I moved to Seattle in 1992. In 2007, I left Seattle to work in South China and returned in 2015.
What a difference eight years does to a city known for a good music scene, funky neighborhoods and a slower pace of life.
Today, the gentle Seattle I once knew is gone. The tech sector, which we all now know, dominates Seattle and has brought with it many seemingly entitled young men and women. These young men and women often drive aggressively, as they wheel their expensive cars in and out of supermarket parking lots at breakneck speeds all the while avoiding near collisions and aggressively sounding their car horns. Tailgating is another issue. I have witnessed this aggressive behavior and “out-of-my-way” recklessness on state Route 509 heading to the airport and inside the new Highway 99 tunnel. Sorry, I drive the speed limit.
I work on 15th Avenue West, which connects with Western Avenue to the south and Ballard to the north. Every day, I witness people driving faster than the 35 mph speed limit. It’s so bad in the Interbay neighborhood that I now refer to the street as the 15th Avenue West Expressway. Four pedestrians have been killed on this stretch of road.
However, the “I-have-to-get-to-my-meeting” group of motorists don’t seem to care about human life, or ruining somebody else’s day or running red lights. While any ticket they may get might seem, in their view, the cost of doing business in Seattle.
Uber and Lyft black Suburban SUVs drive around Seattle streets all day long omitting fumes as they circle for fares. Swarms of hybrid Prius’ pull illegal U-turns, stop dead in the middle of traffic and in some cases give other motorists the finger. This didn’t happen when Seattle was a quaint, out-of-the-way city.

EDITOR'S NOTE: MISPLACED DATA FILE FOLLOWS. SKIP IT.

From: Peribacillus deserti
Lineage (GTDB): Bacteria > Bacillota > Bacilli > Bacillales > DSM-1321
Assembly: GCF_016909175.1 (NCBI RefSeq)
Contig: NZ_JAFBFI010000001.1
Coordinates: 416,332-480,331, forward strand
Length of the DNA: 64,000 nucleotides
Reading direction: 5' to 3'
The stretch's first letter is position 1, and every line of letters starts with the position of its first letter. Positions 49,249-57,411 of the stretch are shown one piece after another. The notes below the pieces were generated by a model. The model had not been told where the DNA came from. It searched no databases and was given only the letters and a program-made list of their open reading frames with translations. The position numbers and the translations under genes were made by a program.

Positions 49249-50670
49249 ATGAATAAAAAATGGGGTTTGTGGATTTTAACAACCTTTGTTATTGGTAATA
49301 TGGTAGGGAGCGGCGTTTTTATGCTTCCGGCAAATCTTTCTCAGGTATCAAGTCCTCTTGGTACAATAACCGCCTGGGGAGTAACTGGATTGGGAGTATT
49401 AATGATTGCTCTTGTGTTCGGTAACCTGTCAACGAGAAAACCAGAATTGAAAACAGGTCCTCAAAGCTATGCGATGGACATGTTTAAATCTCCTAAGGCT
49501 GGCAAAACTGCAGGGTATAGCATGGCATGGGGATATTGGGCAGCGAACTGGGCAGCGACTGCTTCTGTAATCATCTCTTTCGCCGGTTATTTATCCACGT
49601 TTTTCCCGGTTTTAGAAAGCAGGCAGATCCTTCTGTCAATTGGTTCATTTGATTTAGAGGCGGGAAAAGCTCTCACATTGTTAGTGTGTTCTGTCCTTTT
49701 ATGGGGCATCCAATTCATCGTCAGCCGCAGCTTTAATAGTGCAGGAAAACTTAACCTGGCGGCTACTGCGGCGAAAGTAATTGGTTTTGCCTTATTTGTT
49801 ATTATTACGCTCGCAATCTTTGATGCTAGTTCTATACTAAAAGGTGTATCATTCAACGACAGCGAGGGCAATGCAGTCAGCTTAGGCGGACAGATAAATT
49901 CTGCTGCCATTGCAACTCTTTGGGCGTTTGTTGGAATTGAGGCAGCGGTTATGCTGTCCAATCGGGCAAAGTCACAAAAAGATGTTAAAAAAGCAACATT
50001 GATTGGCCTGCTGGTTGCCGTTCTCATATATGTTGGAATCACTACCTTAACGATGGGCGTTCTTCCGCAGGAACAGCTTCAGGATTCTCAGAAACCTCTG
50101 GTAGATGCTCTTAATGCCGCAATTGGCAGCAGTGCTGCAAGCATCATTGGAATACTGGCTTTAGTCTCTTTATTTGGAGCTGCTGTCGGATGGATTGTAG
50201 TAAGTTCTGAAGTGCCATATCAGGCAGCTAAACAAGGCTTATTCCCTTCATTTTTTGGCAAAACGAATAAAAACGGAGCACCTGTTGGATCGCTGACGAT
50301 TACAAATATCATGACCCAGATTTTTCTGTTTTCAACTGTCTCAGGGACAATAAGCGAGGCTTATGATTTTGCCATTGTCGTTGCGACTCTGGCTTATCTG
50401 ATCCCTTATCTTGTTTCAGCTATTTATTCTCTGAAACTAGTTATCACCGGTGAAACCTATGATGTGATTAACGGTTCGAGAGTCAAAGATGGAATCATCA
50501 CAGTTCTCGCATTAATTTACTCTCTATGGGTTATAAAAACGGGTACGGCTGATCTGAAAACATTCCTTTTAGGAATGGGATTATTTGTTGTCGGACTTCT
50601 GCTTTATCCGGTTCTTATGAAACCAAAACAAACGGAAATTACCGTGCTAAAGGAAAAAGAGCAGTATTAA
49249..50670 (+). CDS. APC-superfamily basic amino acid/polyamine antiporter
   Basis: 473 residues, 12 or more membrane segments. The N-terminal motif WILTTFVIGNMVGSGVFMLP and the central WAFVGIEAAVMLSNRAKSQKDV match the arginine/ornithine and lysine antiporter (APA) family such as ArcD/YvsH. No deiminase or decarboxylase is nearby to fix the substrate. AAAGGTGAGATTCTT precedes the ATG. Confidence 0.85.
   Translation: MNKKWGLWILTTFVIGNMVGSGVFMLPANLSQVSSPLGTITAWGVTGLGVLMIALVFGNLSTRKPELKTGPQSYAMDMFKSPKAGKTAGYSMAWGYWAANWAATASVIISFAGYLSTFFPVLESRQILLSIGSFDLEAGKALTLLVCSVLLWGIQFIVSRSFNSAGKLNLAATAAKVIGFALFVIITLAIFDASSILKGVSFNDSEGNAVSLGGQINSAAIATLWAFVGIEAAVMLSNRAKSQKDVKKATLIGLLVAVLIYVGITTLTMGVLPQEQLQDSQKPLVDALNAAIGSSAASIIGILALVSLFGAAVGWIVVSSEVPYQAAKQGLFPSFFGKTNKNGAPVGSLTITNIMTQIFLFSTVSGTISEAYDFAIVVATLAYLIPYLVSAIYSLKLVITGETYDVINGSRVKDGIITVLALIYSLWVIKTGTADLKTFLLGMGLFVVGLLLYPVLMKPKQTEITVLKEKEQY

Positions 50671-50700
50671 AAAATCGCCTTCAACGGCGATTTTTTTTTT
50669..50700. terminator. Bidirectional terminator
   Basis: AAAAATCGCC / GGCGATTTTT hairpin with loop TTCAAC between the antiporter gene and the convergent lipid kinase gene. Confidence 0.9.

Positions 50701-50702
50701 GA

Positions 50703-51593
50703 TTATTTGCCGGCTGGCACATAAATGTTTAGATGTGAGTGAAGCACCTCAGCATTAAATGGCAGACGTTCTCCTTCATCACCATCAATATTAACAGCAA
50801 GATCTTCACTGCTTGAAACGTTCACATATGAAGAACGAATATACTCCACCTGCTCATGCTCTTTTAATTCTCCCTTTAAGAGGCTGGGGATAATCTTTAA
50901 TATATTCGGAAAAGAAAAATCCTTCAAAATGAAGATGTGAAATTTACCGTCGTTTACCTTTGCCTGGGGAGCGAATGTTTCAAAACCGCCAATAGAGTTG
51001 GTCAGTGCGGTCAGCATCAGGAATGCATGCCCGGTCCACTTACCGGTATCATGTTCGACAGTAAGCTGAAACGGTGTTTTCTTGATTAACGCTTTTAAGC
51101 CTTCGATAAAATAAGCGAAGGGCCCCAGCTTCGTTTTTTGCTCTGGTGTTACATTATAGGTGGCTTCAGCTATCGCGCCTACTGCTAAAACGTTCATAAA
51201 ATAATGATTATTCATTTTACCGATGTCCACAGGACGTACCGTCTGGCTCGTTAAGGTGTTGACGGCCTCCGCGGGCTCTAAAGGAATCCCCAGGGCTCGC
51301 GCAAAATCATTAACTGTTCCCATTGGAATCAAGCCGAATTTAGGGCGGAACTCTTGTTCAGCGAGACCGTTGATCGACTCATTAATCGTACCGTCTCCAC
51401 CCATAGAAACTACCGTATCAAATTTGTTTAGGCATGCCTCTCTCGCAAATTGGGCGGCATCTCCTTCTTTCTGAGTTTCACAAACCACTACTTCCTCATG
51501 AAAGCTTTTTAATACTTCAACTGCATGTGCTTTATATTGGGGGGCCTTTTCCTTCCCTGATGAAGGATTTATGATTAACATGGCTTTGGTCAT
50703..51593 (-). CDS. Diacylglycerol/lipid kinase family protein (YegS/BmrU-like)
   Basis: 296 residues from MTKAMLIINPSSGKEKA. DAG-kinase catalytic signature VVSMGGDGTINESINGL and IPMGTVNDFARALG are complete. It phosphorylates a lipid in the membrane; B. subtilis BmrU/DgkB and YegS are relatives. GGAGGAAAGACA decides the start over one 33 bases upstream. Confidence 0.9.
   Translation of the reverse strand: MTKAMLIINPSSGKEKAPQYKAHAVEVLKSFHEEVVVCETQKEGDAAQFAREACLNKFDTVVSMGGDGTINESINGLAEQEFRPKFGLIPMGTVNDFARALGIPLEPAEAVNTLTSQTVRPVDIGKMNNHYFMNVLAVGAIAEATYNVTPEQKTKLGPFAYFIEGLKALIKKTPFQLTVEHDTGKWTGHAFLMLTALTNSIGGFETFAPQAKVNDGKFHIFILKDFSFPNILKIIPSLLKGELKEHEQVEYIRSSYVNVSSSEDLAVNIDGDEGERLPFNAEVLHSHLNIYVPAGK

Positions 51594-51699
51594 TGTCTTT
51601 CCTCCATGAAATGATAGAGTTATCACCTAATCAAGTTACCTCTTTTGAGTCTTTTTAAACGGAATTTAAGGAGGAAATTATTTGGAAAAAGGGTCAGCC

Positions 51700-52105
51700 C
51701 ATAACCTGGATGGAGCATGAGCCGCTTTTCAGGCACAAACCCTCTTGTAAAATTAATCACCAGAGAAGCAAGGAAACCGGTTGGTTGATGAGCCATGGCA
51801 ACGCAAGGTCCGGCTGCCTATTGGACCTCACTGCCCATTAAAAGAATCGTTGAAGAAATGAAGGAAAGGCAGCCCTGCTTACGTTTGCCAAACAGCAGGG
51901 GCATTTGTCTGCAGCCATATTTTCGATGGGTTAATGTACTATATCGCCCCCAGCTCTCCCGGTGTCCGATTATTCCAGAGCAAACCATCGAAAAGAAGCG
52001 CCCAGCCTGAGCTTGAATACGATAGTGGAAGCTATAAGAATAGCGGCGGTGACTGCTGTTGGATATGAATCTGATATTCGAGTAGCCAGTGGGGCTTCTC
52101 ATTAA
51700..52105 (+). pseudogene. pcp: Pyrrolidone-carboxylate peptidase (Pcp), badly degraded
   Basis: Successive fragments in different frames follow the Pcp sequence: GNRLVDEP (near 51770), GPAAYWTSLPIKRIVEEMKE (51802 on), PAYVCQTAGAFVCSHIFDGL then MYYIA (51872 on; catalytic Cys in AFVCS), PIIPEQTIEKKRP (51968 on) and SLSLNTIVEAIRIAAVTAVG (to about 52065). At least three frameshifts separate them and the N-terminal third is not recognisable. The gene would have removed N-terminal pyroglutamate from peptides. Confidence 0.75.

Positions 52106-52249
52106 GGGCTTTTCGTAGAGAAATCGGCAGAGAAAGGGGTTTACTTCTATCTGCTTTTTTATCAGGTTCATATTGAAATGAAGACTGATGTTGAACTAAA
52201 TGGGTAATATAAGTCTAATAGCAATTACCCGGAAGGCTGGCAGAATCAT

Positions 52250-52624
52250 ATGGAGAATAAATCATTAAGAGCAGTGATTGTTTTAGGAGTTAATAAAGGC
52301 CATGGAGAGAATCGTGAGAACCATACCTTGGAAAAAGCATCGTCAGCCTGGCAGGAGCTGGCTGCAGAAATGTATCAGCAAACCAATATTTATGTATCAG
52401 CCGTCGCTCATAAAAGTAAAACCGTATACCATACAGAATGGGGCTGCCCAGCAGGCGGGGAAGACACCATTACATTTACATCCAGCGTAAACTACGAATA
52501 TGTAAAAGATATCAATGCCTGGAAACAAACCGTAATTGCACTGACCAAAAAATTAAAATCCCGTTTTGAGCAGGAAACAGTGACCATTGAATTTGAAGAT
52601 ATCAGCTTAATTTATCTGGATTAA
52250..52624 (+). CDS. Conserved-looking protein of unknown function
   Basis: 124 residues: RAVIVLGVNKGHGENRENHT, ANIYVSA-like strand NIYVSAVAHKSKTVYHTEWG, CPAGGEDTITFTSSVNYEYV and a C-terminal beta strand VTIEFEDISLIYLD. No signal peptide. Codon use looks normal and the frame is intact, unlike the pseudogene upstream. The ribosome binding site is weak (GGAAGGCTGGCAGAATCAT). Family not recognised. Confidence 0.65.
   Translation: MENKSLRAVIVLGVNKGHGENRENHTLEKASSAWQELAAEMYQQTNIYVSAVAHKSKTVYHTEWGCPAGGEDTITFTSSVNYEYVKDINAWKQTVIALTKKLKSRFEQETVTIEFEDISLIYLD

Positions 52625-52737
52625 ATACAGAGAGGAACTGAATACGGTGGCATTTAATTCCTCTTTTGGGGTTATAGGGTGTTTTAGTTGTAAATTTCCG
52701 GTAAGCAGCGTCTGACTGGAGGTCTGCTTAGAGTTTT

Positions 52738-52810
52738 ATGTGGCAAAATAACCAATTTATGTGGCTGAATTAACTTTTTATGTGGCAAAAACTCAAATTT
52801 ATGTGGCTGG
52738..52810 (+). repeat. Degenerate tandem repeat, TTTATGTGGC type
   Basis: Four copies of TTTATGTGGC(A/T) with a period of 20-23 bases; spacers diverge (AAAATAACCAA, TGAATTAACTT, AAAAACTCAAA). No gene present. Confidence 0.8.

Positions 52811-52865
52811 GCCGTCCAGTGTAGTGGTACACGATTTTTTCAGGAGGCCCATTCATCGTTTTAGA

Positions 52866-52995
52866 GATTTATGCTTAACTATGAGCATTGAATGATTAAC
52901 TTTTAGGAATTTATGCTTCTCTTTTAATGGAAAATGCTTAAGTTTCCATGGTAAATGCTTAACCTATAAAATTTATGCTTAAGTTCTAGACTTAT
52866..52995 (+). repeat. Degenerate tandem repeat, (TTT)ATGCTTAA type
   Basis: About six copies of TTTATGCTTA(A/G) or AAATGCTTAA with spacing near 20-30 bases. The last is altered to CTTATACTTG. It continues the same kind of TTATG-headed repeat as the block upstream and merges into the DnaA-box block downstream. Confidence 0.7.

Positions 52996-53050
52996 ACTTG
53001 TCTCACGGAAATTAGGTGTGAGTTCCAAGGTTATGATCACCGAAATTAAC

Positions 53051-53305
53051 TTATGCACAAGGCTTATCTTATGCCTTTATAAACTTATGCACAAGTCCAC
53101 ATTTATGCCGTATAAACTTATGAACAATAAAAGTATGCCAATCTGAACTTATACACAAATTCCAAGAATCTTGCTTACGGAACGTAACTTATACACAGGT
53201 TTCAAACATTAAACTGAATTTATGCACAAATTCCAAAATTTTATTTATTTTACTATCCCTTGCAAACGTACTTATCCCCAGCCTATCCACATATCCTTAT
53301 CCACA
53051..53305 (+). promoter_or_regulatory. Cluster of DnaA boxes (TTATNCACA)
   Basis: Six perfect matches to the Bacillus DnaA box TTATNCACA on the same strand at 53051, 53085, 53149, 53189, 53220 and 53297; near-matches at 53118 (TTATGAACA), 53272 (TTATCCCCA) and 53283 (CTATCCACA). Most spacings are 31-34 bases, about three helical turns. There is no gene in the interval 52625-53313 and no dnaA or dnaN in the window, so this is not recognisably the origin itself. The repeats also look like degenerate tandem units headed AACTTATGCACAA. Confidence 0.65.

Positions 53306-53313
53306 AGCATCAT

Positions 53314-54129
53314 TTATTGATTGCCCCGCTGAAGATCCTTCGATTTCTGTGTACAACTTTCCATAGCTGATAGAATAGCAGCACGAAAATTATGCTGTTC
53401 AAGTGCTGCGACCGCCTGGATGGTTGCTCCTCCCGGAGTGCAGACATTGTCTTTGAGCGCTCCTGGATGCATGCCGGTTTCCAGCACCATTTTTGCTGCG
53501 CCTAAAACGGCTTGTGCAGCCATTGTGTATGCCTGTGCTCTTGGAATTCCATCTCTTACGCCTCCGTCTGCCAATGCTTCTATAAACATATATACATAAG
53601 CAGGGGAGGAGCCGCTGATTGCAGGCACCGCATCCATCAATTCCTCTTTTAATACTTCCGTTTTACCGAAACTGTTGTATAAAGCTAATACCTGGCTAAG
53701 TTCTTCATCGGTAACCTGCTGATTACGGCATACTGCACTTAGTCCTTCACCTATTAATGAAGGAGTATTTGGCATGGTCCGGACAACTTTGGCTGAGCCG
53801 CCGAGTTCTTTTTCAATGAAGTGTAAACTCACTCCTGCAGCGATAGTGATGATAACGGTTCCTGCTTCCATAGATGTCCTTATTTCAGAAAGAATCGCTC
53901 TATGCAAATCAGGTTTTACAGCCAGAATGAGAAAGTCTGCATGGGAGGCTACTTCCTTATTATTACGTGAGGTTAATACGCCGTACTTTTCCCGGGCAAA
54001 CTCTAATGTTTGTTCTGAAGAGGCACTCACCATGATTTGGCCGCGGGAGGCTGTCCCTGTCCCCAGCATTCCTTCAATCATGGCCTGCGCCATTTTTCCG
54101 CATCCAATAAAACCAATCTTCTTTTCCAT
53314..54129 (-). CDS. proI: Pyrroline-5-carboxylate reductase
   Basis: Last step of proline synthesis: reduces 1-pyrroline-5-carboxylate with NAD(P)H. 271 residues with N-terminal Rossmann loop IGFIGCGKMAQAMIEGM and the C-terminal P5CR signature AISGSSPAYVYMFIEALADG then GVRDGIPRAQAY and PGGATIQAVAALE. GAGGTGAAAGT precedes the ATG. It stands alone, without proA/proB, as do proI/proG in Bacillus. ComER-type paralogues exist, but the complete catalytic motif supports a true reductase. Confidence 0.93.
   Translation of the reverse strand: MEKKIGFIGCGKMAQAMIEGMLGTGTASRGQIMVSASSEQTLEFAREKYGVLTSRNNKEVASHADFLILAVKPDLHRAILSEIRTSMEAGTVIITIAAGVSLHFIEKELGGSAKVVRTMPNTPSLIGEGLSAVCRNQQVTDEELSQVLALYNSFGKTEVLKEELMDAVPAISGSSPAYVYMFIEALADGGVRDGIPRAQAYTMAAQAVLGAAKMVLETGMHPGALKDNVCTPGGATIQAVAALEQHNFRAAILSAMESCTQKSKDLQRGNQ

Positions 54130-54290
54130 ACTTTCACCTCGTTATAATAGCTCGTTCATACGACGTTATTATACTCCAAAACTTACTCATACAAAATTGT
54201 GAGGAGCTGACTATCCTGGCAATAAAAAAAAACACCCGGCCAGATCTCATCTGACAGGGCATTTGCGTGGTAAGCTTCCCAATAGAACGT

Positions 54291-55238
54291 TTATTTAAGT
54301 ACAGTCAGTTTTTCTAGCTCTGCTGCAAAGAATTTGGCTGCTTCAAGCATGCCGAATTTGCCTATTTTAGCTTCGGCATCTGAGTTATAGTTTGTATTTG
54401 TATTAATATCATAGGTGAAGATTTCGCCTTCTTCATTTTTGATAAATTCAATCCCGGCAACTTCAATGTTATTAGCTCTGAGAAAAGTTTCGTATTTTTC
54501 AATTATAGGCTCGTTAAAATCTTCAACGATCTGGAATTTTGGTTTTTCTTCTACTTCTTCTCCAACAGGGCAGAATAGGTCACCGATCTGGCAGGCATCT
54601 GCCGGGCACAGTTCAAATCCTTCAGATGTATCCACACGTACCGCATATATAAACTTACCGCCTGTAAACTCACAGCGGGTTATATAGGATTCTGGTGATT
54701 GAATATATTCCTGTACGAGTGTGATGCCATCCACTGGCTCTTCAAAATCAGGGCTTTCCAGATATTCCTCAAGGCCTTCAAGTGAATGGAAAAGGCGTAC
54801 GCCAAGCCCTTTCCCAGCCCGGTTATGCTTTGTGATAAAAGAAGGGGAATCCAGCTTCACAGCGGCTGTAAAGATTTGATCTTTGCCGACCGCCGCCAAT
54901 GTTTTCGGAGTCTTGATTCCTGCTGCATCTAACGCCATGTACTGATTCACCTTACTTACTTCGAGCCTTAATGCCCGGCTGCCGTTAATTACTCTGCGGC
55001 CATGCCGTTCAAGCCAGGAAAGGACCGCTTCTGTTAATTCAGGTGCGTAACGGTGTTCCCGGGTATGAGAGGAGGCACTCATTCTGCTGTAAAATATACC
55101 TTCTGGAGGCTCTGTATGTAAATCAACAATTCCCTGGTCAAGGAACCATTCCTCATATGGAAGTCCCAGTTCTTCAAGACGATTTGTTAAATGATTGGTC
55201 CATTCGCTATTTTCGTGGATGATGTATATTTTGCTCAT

There are just too many people converging on Seattle. Dense urban populations in a society that has become conditioned to “only the strong will survive” breed anger, hostility and contempt for anyone who still believes in old-fashioned values such as politeness, helping others and civility toward everyone they meet. The new Seattle does not seem to allow for any of those human values.
Seattle had a reputation for politeness and civility around the country. It was once a cool city with funky neighborhoods. These neighborhoods have become homogenized and gentrified playgrounds for the tech industry. From the Greenwood neighborhood to Columbia City, there tends to be a general disdain for diverse income groups within these newly reconstructed neighborhoods. As we middle-income earners are all aware, rents have skyrocketed.
A friend of mine told me when referring to the Central District, “The newcomers moved in looking for diversity, but now diversity … is being driven out by developers and unscrupulous, greedy landlords.”
Today, only highly-paid professionals appear to live in downtown Seattle. Maybe that’s what the big-tech and financial companies want as they drive longtime local residents out, leaving only thousands of displaced homeless people remaining among the champions of the digital age.